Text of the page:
Reptile Conservation Centre

Ideally situated in an area with a high diversity of reptiles, this project’s main objective is the conservation of snakes and other reptiles, as well as amphibians and arachnids; the creatures that usually inflict fear into humans, more often due to myths rather than sound factual knowledge.

Cobra in South Africa

'Must do' for students

This project is an absolute ‘must-do’ for students who seek an introduction into the world of  reptiles and those who want to deepen their knowledge and experience. With ample opportunity to work hands on with a variety of species, both harmless and venomous, this project comes highly recommended, and will most definitely leave you with a whole new level of  appreciation for these creatures.

Demonstration snake handling
Pufadder in South Africa

As with most fears, the lack of understanding and knowledge are the biggest prejudices reptiles come up against. There is a saying ‘the only good snake is a dead snake’ is still stubbornly instilled in many people’s beliefs and many snakes are persecuted because of it.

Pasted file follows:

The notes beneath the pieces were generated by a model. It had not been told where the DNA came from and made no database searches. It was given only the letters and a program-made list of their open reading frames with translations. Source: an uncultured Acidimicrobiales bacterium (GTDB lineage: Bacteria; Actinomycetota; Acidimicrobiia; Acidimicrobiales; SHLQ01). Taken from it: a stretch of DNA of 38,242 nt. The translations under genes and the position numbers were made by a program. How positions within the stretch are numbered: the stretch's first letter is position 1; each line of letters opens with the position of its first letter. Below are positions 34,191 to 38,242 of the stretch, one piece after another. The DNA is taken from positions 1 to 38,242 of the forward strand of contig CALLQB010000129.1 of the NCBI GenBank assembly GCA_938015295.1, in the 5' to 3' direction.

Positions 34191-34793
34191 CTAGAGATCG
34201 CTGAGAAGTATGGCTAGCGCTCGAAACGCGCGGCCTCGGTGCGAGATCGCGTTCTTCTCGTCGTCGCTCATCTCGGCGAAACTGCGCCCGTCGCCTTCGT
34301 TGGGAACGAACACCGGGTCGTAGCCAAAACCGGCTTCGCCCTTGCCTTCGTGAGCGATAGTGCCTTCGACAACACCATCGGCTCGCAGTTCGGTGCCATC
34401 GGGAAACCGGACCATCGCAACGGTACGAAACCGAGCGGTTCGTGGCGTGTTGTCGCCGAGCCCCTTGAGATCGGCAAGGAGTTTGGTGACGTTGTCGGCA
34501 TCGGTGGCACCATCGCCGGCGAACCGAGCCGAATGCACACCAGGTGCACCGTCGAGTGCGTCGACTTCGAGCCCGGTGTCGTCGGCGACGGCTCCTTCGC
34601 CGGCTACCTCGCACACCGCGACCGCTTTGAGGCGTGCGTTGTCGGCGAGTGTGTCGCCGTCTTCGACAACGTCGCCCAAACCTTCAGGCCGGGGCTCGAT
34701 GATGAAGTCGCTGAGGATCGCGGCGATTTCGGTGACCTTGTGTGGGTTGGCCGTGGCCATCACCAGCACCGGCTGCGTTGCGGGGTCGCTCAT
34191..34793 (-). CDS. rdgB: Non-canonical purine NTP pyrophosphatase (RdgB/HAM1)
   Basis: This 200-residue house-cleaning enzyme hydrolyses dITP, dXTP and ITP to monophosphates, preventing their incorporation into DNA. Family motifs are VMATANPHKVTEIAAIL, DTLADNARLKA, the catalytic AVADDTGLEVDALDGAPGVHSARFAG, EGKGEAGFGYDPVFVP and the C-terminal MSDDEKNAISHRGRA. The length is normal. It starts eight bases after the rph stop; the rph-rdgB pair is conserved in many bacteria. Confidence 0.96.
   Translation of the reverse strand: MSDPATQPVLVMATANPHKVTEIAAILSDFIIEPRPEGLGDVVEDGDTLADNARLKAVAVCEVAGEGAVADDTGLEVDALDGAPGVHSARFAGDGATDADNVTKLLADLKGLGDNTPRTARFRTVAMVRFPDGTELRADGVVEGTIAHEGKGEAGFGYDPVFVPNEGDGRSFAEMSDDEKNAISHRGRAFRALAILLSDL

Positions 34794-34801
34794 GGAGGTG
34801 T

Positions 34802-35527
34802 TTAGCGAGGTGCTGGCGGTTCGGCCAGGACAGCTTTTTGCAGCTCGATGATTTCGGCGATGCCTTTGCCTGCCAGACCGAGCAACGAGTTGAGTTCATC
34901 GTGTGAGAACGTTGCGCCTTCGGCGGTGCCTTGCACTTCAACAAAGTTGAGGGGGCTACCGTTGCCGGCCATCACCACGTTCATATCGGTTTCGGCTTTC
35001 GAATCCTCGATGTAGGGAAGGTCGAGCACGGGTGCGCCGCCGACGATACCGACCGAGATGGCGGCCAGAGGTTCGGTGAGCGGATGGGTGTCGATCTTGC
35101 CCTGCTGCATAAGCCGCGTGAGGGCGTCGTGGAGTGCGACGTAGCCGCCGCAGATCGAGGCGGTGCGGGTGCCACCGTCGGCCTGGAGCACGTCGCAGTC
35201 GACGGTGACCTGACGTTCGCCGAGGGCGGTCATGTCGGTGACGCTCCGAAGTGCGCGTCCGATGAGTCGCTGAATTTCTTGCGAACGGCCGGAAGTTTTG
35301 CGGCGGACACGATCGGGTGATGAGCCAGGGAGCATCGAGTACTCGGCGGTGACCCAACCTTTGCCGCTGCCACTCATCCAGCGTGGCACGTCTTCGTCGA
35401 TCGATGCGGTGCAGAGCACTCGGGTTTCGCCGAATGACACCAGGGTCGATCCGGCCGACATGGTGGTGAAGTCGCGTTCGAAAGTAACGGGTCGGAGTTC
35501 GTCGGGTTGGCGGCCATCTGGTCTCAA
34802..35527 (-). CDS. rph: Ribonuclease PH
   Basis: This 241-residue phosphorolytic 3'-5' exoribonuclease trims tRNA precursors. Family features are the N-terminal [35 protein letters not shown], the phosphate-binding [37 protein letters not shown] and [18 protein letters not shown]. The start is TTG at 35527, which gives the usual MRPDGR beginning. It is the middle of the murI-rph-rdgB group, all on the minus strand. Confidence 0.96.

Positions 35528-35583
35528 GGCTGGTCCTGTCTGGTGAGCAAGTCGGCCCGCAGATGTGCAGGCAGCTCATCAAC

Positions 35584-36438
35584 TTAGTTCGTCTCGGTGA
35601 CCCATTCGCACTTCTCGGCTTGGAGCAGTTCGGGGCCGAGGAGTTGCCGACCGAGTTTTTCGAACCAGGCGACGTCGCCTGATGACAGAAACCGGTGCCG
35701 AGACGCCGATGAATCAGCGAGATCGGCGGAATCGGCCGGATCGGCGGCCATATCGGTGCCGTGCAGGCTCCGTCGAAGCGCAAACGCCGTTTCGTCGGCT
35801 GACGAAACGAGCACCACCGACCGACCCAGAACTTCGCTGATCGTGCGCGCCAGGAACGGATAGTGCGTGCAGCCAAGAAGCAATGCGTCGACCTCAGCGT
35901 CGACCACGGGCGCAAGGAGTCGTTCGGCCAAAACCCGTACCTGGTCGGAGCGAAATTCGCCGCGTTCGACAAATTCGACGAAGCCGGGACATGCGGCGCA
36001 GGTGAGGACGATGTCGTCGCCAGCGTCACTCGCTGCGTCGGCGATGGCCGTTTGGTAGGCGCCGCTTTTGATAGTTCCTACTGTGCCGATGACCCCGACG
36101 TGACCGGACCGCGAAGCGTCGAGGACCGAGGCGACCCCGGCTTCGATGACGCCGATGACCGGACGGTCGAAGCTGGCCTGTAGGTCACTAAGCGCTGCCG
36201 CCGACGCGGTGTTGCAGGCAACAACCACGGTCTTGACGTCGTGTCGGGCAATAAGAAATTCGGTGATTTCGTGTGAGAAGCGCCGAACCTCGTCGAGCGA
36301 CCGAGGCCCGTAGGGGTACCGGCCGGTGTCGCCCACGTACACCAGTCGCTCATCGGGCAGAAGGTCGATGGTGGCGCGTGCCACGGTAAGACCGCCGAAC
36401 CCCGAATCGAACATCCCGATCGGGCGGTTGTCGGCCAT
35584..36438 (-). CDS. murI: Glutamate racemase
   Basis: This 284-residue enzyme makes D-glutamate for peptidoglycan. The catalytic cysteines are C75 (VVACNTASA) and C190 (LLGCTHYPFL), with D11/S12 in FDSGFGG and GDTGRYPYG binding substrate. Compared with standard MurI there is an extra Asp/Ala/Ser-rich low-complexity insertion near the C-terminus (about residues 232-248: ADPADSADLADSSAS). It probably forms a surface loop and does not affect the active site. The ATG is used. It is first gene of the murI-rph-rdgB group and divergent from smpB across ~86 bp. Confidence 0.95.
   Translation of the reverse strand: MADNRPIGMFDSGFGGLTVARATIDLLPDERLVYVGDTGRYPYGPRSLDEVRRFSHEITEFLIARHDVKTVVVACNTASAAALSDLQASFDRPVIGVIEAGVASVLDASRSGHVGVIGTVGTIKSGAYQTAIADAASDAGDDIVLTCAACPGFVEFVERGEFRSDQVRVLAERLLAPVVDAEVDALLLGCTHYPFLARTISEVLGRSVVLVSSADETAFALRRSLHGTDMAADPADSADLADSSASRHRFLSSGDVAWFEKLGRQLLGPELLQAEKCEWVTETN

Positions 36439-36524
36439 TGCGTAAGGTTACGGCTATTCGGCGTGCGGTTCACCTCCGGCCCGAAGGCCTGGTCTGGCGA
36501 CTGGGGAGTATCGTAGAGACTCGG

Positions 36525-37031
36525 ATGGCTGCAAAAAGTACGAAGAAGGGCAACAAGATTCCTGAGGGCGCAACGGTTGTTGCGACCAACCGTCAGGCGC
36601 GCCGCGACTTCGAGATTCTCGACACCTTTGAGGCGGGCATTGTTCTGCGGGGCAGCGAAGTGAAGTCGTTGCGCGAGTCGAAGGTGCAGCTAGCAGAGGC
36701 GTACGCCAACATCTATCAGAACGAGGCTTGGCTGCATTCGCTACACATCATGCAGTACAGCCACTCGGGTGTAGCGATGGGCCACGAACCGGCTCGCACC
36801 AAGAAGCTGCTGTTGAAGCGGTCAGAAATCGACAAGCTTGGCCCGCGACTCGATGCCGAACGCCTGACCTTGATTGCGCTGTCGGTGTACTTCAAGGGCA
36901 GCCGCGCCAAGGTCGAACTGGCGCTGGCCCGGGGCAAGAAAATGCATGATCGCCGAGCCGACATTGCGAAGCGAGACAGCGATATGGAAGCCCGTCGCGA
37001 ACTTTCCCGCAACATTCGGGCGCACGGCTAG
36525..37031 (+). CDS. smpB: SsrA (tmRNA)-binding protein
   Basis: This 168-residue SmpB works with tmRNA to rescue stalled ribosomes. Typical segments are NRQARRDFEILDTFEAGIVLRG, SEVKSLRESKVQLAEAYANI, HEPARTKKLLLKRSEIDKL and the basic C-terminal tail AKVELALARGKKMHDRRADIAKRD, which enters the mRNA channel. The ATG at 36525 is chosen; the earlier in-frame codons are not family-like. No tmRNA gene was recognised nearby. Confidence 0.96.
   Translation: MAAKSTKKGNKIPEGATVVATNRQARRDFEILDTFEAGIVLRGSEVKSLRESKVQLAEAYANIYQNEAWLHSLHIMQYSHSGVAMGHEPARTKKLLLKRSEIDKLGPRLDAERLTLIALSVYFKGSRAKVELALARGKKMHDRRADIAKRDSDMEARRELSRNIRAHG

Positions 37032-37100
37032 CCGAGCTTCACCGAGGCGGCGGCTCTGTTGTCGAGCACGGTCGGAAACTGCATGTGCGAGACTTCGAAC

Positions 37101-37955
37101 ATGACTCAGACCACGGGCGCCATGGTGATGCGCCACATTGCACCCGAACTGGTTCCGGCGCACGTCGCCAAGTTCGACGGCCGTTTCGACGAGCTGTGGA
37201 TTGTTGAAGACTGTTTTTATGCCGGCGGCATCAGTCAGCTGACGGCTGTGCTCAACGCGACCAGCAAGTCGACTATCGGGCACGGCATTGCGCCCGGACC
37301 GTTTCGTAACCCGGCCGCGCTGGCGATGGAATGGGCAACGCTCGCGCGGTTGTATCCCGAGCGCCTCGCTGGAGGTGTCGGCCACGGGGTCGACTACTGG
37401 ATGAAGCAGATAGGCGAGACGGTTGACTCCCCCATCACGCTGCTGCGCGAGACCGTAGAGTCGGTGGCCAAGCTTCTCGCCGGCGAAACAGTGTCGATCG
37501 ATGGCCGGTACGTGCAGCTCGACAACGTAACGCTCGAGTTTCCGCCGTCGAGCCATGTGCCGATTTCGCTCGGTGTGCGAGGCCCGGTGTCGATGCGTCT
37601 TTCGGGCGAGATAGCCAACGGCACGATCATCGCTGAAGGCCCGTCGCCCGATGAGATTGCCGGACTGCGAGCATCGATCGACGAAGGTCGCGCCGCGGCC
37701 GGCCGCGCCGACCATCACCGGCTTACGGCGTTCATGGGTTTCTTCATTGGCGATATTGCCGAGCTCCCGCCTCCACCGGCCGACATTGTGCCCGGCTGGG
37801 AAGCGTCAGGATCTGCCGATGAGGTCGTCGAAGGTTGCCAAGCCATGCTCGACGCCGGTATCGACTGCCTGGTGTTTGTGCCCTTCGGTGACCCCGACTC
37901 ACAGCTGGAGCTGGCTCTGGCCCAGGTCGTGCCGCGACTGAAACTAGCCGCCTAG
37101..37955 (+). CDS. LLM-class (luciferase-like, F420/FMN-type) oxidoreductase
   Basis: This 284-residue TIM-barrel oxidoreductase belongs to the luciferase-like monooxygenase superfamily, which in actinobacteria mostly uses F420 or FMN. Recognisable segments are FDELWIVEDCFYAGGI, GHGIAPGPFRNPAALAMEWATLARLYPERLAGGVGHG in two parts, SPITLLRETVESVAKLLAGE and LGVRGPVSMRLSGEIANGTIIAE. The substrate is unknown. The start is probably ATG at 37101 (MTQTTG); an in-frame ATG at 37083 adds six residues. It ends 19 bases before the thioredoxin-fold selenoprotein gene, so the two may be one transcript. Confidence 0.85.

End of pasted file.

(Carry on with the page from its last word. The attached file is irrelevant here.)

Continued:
The main objective of this Centre, that was established over 30 years ago, is conservation of reptiles and other species through education, research and training. A large part of the Centre serves as a park where local visitors and tourists can view a variety of both indigenous and exotic reptiles while getting properly educated on the important role reptiles play in nature as well as around our house and in our daily lives.

Black mamba

Course and training

The Centre offers courses and training for nature guides and any other persons interested in properly handling snakes and how to deal with potentially risky encounters. Behind the scenes, the Centre offers ‘call outs’ to remove snakes from people’s homes to avoid snakes being killed.


They contribute to ongoing research and data collection, offer photographic opportunities and continue to contribute to many well-known movies and documentaries.

Snake handling black mamba in South Africa
Snake handling black mamba
Milking black mamba
Iguana in reptile centre South Africa


As a student you will be involved in most activities at the Centre during your placement with them. This will give you some insight with regards to the different challenges that reptile conservationists face and how facilities like the Reptile Conservation Centre are important  in bridging the gap between fear and appreciation.


A placement with them will be a massively rewarding experience, allowing for you to gain more experience into the world of reptiles, amphibians and arachnids, while helping the Centre to achieve its goals. 

Parrots fantastic colors